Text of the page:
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[7] crowded around the table of the committee; and offers of money were made faster than it could be received. Remarks like these were frequently made: ‘This is my thank-offering.’ —‘We must take care of the boys who fight for us.’—‘If you want any more, call on me.’ Contributions soon began to come in to the committee by mail from different parts of the Commonwealth, and continued coming until one hundred and sixty-five thousand dollars were received. The employes in the Charlestown Navy Yard sent in a collection amounting to $6,432.26; and it is related that ‘an old lady of eighty years, who lived in Amherst, and supported herself by sewing, walked four miles to carry to her pastor five cents, that he might send it to aid the suffering soldiers.’ Several instances are mentioned in these pages of aged women who spent the working hours of each day in knitting socks and mittens for the soldiers, and of young girls who gave their leisure time to scraping lint and making bandages for use in the hospitals. Many of the unfortunate inmates of our lunatic asylums made up underclothing, and otherwise labored in behalf of the Union soldiers; and several cases are related, in the first volume of this work, of schoolboys who spent their vacations in picking berries in the woods and pastures, which they sold, and forwarded the entire proceeds to the Christian and Sanitary Commissions. In view of these and many other facts which are related in these pages, it may well be said that when the rich and the poor, the aged and the middle-aged, the youth and children of both sexes, the sound in mind and those whom God hath suffered to be afflicted, unite as one in the support of a great cause, it cannot be otherwise than just, and cannot fail in the end to be successful.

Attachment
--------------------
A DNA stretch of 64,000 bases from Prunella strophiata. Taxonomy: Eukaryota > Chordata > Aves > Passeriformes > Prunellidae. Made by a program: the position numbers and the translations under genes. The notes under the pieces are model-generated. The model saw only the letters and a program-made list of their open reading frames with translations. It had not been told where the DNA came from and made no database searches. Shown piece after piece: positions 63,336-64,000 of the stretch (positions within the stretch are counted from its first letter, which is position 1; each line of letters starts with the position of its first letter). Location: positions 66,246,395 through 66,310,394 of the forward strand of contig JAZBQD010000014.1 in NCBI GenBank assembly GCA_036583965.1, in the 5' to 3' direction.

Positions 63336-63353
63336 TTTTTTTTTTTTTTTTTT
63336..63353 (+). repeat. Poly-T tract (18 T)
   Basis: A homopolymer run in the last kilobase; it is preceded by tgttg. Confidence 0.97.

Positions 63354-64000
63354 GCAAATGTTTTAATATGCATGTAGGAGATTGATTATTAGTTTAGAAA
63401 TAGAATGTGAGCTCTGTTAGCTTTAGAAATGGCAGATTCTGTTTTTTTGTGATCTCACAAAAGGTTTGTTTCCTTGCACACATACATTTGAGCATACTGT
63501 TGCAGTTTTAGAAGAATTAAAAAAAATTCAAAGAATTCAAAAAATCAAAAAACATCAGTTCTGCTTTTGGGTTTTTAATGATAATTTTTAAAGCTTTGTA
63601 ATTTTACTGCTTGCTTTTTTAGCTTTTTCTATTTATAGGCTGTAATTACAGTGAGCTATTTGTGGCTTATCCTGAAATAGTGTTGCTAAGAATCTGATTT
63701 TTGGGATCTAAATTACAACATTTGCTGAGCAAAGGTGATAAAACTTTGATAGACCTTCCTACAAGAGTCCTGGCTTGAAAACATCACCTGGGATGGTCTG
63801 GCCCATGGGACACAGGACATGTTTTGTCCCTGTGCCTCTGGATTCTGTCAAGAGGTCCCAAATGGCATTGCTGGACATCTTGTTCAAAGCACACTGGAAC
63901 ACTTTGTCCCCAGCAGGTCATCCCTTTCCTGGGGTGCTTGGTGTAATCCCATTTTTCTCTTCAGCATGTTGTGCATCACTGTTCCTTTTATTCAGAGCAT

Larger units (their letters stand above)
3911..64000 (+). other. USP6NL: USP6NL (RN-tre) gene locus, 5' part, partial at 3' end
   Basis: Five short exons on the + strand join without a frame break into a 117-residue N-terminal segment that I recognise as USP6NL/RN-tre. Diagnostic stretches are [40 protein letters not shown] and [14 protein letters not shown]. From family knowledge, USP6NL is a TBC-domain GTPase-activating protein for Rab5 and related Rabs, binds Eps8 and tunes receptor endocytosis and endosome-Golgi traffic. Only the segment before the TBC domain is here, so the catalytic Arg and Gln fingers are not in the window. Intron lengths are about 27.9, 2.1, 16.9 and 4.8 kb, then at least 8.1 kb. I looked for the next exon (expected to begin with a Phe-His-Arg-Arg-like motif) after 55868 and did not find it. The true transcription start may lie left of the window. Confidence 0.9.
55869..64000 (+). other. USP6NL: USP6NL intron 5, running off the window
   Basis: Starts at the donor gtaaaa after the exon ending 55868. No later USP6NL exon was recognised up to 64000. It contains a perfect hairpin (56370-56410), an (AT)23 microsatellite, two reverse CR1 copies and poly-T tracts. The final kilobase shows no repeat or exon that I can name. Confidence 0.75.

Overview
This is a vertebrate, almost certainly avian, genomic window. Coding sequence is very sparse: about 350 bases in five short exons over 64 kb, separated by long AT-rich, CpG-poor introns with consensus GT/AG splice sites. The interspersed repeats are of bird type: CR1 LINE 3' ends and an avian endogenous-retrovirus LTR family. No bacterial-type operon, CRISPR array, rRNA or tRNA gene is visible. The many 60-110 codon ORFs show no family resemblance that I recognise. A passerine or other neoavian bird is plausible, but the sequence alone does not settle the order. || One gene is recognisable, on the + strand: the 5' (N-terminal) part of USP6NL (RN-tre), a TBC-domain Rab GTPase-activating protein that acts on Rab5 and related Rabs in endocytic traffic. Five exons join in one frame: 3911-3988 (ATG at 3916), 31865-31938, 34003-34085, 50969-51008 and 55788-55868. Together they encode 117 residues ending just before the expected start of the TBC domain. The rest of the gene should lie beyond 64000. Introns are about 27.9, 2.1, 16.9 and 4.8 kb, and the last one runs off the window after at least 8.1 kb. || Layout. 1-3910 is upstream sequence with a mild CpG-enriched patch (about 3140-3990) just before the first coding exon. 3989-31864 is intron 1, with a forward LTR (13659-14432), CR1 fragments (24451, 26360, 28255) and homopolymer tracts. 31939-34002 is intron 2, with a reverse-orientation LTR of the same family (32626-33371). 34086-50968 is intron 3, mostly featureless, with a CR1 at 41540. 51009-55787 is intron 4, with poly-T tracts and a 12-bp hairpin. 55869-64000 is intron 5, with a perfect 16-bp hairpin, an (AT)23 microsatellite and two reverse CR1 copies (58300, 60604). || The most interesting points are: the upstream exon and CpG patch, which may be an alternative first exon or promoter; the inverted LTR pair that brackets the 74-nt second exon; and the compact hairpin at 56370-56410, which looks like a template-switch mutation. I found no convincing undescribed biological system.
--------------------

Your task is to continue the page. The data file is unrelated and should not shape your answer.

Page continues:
The chief purpose of this volume, however, is to show what was done by each of the cities and towns in this Commonwealth, in their corporate capacities, to recruit and sustain our armies in the field, and to provide for the comfortable maintenance of the families of the soldiers and sailors when absent, and, when disabled, after their return home. To do this correctly, and to make each record complete, we believed it proper, as it was most certainly just, that the names of the gentlemen who were Mayors, Aldermen, Clerks, and Treasurers of our cities, and

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